Earlier this week the Toronto Star reported that corporate Canada is still not investing money quickly enough for the Bank of Canada's liking. The Governor of the Bank of Canada, Mark Carney, made waves last summer when he criticized Canadian business for sitting on piles of "dead money"; this week he doubled down by stating that he "absolutely" stands by his earlier remarks. Mr. Carney's talk of dead money was incorrect last summer and is doubly so today.
I have discussed Mr. Carney's dead money theory in the past (see here and here ) and it has been debunked by a number of writers at The Globe, including Sean Silcoff and Scott Barlow . In summary, the data show that corporate Canada has been making significant investments. Cash holdings are a poor way to gauge investment levels, as companies have the opportunity to finance through debt. In a period of low nominal interest rates, holding onto cash and financing through debt makes sense, as cash has an option value and the current cost of holding cash is incredibly low.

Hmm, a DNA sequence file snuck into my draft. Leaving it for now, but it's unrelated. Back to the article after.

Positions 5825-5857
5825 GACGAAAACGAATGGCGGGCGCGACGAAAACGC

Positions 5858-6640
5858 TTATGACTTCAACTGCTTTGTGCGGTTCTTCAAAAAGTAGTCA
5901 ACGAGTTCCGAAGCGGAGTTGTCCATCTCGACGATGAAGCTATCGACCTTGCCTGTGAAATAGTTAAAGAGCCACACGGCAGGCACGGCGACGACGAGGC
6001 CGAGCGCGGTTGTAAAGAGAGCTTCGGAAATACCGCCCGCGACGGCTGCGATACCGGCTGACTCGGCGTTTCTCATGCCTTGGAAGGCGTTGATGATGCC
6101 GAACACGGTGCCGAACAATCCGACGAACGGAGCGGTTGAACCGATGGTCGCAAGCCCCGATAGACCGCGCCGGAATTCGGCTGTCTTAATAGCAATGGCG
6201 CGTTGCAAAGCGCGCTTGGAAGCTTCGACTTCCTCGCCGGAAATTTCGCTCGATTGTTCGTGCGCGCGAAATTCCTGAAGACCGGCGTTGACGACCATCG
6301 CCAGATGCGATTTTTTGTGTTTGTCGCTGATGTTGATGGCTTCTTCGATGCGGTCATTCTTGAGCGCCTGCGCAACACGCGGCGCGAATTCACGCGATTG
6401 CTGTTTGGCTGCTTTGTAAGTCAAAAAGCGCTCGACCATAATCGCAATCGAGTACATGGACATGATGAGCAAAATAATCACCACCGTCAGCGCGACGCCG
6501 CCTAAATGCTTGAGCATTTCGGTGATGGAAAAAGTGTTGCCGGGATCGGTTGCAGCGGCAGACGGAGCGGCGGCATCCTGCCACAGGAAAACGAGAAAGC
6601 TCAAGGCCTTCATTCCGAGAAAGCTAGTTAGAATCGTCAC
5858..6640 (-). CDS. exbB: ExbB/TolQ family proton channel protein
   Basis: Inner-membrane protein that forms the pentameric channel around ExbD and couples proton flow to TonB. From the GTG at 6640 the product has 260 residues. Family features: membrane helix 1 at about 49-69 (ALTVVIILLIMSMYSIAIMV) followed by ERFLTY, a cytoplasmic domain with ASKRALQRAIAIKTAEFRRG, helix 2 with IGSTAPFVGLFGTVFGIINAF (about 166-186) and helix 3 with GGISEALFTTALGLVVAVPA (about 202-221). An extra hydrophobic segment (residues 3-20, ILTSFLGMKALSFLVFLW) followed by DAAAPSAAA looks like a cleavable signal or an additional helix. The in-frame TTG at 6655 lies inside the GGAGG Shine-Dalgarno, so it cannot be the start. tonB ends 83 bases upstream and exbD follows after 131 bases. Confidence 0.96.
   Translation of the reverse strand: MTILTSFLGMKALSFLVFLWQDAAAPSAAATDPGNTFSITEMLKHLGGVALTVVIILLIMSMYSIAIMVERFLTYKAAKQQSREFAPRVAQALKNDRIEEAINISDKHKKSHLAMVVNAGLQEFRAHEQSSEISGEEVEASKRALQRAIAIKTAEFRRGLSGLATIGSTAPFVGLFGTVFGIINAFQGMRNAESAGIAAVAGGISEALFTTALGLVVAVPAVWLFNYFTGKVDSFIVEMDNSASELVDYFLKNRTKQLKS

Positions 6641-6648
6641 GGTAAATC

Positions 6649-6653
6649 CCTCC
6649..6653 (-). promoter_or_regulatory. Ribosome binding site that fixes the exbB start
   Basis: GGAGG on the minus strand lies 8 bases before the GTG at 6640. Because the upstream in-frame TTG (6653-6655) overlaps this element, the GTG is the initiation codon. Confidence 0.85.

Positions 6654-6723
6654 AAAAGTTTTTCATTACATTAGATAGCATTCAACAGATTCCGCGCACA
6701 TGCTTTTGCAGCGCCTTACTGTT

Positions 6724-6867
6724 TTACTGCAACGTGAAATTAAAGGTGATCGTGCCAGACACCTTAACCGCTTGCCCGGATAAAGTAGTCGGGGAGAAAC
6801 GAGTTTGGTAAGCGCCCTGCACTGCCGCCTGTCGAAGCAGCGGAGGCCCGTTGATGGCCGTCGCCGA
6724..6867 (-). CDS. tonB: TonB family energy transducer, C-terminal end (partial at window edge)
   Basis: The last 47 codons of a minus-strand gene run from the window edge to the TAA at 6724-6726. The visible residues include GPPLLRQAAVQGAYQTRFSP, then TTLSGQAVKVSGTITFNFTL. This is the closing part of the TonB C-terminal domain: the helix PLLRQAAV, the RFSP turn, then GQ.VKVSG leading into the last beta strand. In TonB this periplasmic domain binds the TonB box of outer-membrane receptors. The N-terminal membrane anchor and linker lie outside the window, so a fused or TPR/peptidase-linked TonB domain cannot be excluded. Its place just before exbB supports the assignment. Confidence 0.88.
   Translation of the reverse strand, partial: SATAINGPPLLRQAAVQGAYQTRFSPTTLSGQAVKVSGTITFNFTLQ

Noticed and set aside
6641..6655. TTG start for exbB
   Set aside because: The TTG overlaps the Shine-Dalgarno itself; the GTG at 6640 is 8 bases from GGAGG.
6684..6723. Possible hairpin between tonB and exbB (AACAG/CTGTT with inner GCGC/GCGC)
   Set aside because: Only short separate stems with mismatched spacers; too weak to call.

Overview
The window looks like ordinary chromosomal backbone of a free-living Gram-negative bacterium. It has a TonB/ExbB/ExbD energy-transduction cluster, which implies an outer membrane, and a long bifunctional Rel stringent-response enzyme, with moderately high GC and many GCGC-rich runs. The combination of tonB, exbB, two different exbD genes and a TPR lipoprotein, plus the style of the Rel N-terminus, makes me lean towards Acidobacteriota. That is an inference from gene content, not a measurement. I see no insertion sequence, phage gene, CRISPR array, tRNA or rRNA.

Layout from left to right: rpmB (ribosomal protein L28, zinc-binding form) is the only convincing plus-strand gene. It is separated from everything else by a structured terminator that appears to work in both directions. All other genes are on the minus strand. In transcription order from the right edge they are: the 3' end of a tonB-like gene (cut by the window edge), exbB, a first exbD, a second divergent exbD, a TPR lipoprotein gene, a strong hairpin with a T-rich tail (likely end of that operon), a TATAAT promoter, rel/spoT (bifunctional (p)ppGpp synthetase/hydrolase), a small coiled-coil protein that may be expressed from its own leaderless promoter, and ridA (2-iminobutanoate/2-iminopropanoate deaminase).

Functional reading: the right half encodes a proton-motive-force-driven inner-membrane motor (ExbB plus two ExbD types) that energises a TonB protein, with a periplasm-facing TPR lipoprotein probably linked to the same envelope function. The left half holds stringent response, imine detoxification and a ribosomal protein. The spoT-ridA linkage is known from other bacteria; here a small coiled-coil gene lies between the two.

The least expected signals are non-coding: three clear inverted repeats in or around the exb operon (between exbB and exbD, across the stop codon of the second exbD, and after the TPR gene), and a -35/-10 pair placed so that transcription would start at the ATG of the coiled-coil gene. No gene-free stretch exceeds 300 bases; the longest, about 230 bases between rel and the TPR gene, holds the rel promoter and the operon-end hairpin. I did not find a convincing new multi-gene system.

The Star piece contained the following summary of the "dead money" controversy:
"[Mr. Carney's] remark last year about corporate Canada hoarding billions of dollars in 'dead money' touched a nerve with the business community, which insisted his analysis was misleading and that it was wise for companies to be cautious at a time of world economic uncertainty."
Last summer the Bank of Canada was telling corporate Canada that it should invest more and sit on less cash, because in their view the economy was improving. Corporate Canada pushed back, suggesting that there was still a great deal of downside risk to the economy. The Bank of Canada's economic forecasts proved to be wildly optimistic and the business community's concerns, in retrospect, look downright prescient.
It is puzzling to me why Mark Carney would continue to tell corporate Canada that their investment decisions are wrong, given how off the mark the Bank of Canada's forecasts were. I can understand Mr. Carney's frustration, as an increased rate of investment spending by Canadian business would improve Canadian economic performance. The Bank of Canada would be better served, however, to listen to corporate Canada and the bond market , rather than assuming firms are making mistakes.
MikeMoffatt is an assistant professor in the Business, Economics and Public Policy group at the Richard Ivey School of Business, Western University